I needed to understand this so that I would no longer be ruled by it. I wish I had understood the reality of “me” and my family dynamic decades ago. It might have made me aware of my own vulnerabilities to the wolves in the world who would profess to love me.

So that my own painful experience may prevent others from traveling the same road, the final chapter of the new book lists subtle warning signs that you might be in a relationship with a sociopath. I hope it will be a useful supplement to Donna’s very helpful, empirically-based list of Red Flags of Lovefraud. My list is based on my personal experience of the symptoms of being in a long-term relationship with a sociopath. From personal experience, the on-going warning signs can differ from the initial warning signs.

(Click on the picture of the cover for the link to the eBook on Amazon.)

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ON Ward,
Thank you for sharing your valuable insight and personal knowledge of sociopaths. I agree with you that the real work is in prevention. The wave of misinformation, propaganda, and ignorance regarding the true nature of a large segment of our population is fertile ground for future unsuspecting victims. I’ve also come to believe that the notion of free will is also not true. We are who we are. Whether it is genetics and/or nurture we are going to gravitate to those who feel familiar. It’s our nature. I’ve often read your passages to my sister who has said to me, ‘I didn’t sociopaths were so prevalent, but I wouldn’t have stayed for one simple reason, it wouldn’t have felt good and that would be enough for me to leave. I stayed because the pain and abuse felt familiar. I too was raised by psychopathic father. The sister of whom I reference was the golden child who represented the family legacy and future and I had no such role. Like you, I was like my mother trained to serve and give. It was my nature. I believe my nature and destiny were probably solidified by the age of 12. Who better to give to than someone that withdraws the giving which we deposit from the bank as soon as it is deposited and the account is always running in the red? Now there’s a true challenge for an empathic person. It’s a painful lesson indeed as well as the revelations about the why’s and wherefores that lead to these tragic unions. Again thank you.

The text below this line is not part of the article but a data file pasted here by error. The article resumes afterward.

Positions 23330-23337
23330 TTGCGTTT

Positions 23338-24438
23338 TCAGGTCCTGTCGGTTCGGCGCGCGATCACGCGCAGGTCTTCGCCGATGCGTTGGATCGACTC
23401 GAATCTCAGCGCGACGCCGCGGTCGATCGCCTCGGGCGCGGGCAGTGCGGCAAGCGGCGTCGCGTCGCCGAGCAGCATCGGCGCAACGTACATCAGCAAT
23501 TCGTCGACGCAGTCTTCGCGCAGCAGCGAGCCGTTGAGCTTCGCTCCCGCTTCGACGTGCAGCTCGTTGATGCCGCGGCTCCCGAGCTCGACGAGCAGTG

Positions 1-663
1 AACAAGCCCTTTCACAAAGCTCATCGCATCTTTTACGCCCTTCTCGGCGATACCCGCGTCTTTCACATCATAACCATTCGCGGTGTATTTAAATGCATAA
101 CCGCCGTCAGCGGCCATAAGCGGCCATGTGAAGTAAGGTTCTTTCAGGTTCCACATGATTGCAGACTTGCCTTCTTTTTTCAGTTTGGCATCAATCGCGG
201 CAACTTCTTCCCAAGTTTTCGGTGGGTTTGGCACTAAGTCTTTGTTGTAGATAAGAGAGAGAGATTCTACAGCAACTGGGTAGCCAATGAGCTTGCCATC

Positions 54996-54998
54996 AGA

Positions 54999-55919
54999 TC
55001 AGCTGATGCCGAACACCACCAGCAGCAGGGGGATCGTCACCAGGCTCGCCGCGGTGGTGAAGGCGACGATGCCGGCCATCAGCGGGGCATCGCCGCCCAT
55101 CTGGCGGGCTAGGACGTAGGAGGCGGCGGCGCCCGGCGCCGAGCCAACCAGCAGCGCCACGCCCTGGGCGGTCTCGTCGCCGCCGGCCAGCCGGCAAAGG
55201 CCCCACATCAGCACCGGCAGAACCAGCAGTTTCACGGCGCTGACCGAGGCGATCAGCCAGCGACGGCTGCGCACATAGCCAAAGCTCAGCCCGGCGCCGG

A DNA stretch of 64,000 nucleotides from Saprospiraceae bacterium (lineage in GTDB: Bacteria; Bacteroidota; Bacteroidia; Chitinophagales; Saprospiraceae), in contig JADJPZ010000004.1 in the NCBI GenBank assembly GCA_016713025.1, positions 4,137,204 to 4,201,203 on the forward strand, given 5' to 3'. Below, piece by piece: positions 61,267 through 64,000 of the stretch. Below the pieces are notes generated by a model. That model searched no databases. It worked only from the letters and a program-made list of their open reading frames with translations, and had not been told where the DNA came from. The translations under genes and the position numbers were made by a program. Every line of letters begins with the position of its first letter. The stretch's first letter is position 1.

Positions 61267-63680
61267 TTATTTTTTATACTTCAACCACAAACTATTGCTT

It sounds very good.